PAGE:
Everyone experiences stress on the golf course to some degree, but you don’t have to accept a stressful state as the status quo. LPGA Tour winner Sandra Gal says there are some simple things you could be doing on the golf course that are causing stress, without you even knowing it. Gal, who is taking time away from the tour as she rehabs from hip surgery, is working as a golf performance coach. She’s applying her LPGA tour knowledge to solve common golfers’ problems and says that if you get rid of these four bad habits, you’ll remove stress from your game.
Who among us isn’t guilty of this one? But if you can avoid putting yourself in a situation where you’re sprinting from the parking lot to the first tee, Gal says you can remove stress from your round and positively affect your swing tempo.
“Doing things fast increases our heart rate and gets us into a state of stress. Our breathing gets faster and more shallow and our thoughts start to race. We typically also start swinging faster and our tempo gets out of sync,” Gal said. “The way we begin our day typically mirrors the rest of the day.”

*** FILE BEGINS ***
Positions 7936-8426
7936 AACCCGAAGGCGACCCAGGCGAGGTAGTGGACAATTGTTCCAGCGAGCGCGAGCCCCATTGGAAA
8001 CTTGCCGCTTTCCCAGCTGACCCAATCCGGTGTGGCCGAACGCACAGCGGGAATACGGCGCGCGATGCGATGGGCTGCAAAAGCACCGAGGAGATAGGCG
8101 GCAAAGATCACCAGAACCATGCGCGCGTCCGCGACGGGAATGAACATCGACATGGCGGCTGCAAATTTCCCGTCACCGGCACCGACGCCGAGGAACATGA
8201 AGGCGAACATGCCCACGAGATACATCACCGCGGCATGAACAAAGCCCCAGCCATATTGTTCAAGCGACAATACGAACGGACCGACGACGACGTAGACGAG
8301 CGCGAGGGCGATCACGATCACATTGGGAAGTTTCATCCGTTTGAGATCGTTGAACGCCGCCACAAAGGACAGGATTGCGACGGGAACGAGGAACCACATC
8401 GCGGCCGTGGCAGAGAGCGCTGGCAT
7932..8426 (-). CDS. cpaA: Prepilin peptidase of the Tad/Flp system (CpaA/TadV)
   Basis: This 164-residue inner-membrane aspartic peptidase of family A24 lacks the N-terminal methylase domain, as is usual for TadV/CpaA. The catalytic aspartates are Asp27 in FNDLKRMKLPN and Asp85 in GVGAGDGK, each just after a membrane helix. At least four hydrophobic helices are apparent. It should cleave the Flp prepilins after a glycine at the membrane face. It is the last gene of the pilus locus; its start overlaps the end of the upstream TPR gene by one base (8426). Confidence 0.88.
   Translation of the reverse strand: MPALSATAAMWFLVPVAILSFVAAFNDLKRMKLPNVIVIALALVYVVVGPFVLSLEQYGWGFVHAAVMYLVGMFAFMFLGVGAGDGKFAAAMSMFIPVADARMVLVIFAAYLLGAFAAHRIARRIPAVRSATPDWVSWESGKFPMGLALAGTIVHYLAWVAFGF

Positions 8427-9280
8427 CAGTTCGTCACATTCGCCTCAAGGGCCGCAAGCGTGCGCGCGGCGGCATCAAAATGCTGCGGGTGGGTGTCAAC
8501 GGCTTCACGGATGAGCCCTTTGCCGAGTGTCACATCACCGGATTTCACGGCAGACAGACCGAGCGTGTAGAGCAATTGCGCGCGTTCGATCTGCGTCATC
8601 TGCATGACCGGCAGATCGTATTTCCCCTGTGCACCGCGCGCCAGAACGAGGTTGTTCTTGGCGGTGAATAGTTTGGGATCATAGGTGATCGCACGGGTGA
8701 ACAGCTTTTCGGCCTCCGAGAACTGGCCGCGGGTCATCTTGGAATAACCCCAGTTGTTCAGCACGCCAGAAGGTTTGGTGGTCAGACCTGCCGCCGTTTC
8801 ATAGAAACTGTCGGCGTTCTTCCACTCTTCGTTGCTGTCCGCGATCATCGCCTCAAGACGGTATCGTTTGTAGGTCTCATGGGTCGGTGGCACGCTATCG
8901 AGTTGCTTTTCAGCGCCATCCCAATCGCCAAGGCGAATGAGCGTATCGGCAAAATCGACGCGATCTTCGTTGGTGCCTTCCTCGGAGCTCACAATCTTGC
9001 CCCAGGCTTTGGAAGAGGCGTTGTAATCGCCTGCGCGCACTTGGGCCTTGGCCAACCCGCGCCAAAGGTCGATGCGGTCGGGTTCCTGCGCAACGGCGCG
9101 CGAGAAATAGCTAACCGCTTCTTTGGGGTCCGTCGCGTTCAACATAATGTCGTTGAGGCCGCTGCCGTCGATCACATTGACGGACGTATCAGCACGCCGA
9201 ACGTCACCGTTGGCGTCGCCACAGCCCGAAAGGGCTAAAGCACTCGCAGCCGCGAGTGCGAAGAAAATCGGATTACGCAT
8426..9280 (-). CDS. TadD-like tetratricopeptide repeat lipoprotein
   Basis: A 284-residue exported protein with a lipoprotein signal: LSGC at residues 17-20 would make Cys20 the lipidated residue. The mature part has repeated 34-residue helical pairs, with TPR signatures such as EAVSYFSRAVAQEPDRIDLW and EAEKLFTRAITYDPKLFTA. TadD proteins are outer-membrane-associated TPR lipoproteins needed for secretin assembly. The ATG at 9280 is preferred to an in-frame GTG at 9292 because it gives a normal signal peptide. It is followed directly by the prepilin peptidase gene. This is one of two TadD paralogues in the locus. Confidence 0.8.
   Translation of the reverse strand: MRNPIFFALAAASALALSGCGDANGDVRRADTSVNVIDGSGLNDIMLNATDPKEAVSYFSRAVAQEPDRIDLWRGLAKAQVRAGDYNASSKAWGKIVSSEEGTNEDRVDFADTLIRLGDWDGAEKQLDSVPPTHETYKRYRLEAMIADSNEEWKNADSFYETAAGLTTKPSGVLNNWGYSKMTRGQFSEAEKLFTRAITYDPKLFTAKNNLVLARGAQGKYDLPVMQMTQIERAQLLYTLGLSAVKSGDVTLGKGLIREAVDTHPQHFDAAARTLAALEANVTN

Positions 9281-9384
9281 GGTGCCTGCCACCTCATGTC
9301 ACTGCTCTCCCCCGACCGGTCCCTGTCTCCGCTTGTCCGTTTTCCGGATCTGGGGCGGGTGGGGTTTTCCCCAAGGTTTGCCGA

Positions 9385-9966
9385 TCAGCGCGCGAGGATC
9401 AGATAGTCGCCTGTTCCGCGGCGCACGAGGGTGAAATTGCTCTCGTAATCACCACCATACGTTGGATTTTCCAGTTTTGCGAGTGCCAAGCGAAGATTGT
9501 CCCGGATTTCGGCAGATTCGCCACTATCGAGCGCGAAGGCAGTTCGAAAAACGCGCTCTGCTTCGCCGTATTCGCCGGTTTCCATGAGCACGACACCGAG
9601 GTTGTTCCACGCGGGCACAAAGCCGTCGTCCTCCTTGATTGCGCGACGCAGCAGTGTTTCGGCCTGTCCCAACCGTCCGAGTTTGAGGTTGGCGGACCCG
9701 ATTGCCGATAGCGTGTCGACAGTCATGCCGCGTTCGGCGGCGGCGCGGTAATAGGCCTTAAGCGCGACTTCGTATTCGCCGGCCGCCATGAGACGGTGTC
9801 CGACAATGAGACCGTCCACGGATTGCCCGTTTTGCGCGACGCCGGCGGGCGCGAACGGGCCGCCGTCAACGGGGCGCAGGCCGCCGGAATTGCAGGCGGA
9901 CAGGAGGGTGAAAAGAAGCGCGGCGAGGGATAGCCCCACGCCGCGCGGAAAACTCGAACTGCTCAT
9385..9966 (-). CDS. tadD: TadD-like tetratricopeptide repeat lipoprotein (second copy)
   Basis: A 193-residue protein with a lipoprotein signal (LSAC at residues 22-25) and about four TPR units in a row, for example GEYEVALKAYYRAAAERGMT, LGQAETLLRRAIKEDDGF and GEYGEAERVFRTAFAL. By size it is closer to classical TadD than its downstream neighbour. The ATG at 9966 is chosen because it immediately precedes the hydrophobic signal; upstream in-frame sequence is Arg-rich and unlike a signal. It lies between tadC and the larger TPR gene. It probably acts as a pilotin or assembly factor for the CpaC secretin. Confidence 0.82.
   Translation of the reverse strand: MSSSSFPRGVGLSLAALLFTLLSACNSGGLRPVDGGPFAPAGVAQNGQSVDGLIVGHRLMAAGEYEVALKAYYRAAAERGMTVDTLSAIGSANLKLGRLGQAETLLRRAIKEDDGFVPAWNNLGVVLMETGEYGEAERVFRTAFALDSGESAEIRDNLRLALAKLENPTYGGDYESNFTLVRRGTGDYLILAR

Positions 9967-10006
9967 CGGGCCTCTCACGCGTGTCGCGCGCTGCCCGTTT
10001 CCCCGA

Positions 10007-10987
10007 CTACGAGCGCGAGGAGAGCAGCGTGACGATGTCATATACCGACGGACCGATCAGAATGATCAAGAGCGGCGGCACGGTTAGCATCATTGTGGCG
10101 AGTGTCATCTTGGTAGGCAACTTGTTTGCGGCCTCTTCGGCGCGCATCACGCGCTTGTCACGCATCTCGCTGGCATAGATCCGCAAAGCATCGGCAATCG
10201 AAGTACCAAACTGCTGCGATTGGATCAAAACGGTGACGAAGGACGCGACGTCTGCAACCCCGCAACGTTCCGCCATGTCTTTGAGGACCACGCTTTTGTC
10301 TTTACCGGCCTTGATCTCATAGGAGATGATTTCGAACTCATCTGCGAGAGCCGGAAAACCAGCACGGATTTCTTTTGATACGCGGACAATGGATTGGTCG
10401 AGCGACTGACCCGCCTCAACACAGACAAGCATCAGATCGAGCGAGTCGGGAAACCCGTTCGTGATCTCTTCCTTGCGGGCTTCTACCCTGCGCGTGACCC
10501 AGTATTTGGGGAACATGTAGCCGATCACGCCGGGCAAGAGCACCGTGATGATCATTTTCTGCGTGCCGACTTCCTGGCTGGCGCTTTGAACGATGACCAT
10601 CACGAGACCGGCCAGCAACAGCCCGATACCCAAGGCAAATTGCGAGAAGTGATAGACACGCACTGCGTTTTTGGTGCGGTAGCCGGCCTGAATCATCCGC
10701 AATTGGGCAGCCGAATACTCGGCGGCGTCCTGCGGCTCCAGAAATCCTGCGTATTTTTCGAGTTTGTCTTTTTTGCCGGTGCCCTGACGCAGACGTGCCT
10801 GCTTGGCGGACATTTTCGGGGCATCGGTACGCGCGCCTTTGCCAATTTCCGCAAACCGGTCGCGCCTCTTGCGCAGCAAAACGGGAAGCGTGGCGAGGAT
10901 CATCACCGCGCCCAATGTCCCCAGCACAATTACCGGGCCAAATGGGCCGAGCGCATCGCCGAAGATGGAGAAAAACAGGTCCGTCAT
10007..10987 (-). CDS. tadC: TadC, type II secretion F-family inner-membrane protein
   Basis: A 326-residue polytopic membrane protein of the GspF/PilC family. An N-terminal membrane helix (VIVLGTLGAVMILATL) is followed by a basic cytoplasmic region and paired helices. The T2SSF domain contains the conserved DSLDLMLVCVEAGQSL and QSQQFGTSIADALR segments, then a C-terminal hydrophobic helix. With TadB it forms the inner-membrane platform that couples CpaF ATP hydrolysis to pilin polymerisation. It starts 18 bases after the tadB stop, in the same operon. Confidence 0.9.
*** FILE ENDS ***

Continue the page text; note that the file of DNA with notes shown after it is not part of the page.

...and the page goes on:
If you’re carrying multiple swing thoughts in your head, you’re setting yourself up for a stressful round, says Gal.
“When we have too many swing thoughts there is no room to focus on our target. So ultimately the body doesn’t know where it is swinging to. It is better to hit a shot with an average swing and clear target in mind, than having four swing thoughts and no target. Keep it simple,” Gal said.
You might not even realize that you’re holding your breath on the golf course. Pay attention as you walk up to your shot, are you inhaling deeply? Or are you taking quick, small breaths? Even worse, are you not breathing at all?
“When we are worried or stressed, we tend to hold our breath or take short, shallow breaths,” Gal says. “It creates tension in the body and mind. Breathing out for longer in our out-breath than our in-breath slows down the heart rate and calms the nervous system.”
Some people can handle knowing their score or looking at leaderboards during tournaments, but it’s not for everyone.
“Most people get negatively affected by focusing on score, because they get into a result-driven mindset, which takes them out of the present and the process,” Gal said. “The quality of our attention in the present moment determines the quality of our end result. So, if we start worrying about our score, we are playing worry-golf. If we focus on enjoying the process, typically the end result is quite fun, too.”